DEQ sues to formalize toxic tap water response

GRAND RAPIDS, Mich. (WOOD) — The state has taken legal action to make sure Wolverine Worldwide keeps complying with orders in and funding the response to the toxic tap water crisis in Kent County.
It also lays the groundwork for possible civil fines.
Also Wednesday, the EPA announced it is ordering Wolverine to conduct more tests of the soil, groundwater and river sediment at the site of its former tannery in Rockford and the House Street dump for hazardous substances including arsenic, chromium, mercury and ammonia.
>>PDF: Cleanup order from EPA In a Wednesday release, Wolverine said it remained committed to working with the DEQ and Environmental Protection Agency on contamination response.
“We have been working collaboratively with the MDEQ and EPA to address their concerns and implement solutions to give the community confidence in its water.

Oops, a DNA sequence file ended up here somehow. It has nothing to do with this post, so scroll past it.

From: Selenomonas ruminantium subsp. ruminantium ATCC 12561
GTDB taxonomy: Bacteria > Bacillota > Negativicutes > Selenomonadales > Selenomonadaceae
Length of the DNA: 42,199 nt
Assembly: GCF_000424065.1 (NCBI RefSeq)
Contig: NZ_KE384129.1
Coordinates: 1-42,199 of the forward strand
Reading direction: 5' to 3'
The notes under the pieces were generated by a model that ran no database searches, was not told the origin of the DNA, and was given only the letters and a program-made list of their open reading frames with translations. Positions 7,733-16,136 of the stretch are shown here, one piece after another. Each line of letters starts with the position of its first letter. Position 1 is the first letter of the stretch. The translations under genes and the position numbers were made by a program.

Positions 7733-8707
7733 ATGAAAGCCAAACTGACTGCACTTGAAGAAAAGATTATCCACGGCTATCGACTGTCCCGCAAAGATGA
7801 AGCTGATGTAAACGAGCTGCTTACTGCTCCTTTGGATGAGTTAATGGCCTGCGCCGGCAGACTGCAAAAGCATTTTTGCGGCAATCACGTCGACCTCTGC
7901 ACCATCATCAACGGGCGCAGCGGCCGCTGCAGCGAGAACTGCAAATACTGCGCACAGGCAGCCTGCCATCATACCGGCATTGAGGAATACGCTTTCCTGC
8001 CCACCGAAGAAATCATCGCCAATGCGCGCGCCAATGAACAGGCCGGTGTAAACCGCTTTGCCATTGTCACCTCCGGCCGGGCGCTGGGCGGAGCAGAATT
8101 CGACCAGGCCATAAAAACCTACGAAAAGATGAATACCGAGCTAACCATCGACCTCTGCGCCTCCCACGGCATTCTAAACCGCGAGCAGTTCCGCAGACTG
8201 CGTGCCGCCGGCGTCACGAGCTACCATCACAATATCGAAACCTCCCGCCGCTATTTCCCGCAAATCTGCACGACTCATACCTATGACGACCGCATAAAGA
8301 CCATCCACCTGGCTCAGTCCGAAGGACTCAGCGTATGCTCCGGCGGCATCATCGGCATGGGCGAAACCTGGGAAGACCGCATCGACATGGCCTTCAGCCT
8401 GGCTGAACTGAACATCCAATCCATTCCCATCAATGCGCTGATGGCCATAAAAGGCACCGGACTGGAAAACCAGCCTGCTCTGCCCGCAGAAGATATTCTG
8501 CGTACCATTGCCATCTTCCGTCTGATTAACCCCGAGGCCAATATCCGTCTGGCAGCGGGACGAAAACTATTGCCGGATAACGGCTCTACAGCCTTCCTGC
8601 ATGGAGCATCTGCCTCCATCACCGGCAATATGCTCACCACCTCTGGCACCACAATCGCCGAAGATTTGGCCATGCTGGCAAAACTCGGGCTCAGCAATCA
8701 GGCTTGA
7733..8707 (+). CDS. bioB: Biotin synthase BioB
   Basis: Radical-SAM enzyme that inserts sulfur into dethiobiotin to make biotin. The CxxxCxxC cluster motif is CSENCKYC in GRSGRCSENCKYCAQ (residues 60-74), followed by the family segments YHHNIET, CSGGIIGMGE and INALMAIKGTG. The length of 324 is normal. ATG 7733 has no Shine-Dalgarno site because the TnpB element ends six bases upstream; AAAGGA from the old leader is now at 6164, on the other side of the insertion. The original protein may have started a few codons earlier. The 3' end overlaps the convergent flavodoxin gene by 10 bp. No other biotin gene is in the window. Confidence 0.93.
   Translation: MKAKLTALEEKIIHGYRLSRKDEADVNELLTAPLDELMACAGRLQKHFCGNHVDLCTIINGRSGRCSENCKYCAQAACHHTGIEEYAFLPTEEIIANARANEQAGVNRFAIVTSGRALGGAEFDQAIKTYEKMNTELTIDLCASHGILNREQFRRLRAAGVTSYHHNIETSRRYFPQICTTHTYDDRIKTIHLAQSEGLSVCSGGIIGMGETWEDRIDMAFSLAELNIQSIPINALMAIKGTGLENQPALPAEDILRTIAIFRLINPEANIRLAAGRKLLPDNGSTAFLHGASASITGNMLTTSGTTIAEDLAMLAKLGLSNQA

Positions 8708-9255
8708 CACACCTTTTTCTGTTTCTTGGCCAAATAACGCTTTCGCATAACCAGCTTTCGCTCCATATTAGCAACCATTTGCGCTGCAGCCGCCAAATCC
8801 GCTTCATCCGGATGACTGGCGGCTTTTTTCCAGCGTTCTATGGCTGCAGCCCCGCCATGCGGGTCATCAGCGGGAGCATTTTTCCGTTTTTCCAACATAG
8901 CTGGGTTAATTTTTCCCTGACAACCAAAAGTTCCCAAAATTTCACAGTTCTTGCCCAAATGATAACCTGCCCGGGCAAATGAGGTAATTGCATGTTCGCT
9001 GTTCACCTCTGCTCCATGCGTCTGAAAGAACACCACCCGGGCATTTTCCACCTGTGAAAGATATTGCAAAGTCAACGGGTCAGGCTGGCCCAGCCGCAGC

The anticipated actions by the MDEQ and EPA stem from efforts already underway and formalize the work and testing already being done by Wolverine,” ‎Chris Hufnagel, the company’s senior vice president and head of strategy, said in a statement.
“This is our hometown and these are our friends, families and neighbors.
Also Tuesday, Target 8 learned tests found PFAS levels much higher than that in the blood of a woman who has lived across from Wolverine’s main waste disposal site on House Street in Belmont for more than two decades, as well as the blood of a 20-month-old boy who lives in the area.
It wasn’t until last year that contamination was discovered in residential wells, 78 of which have since tested above 70 ppt.
If you are eligible for a whole-house water filtration system from Wolverine Worldwide, you can call 616.866.5627 or email

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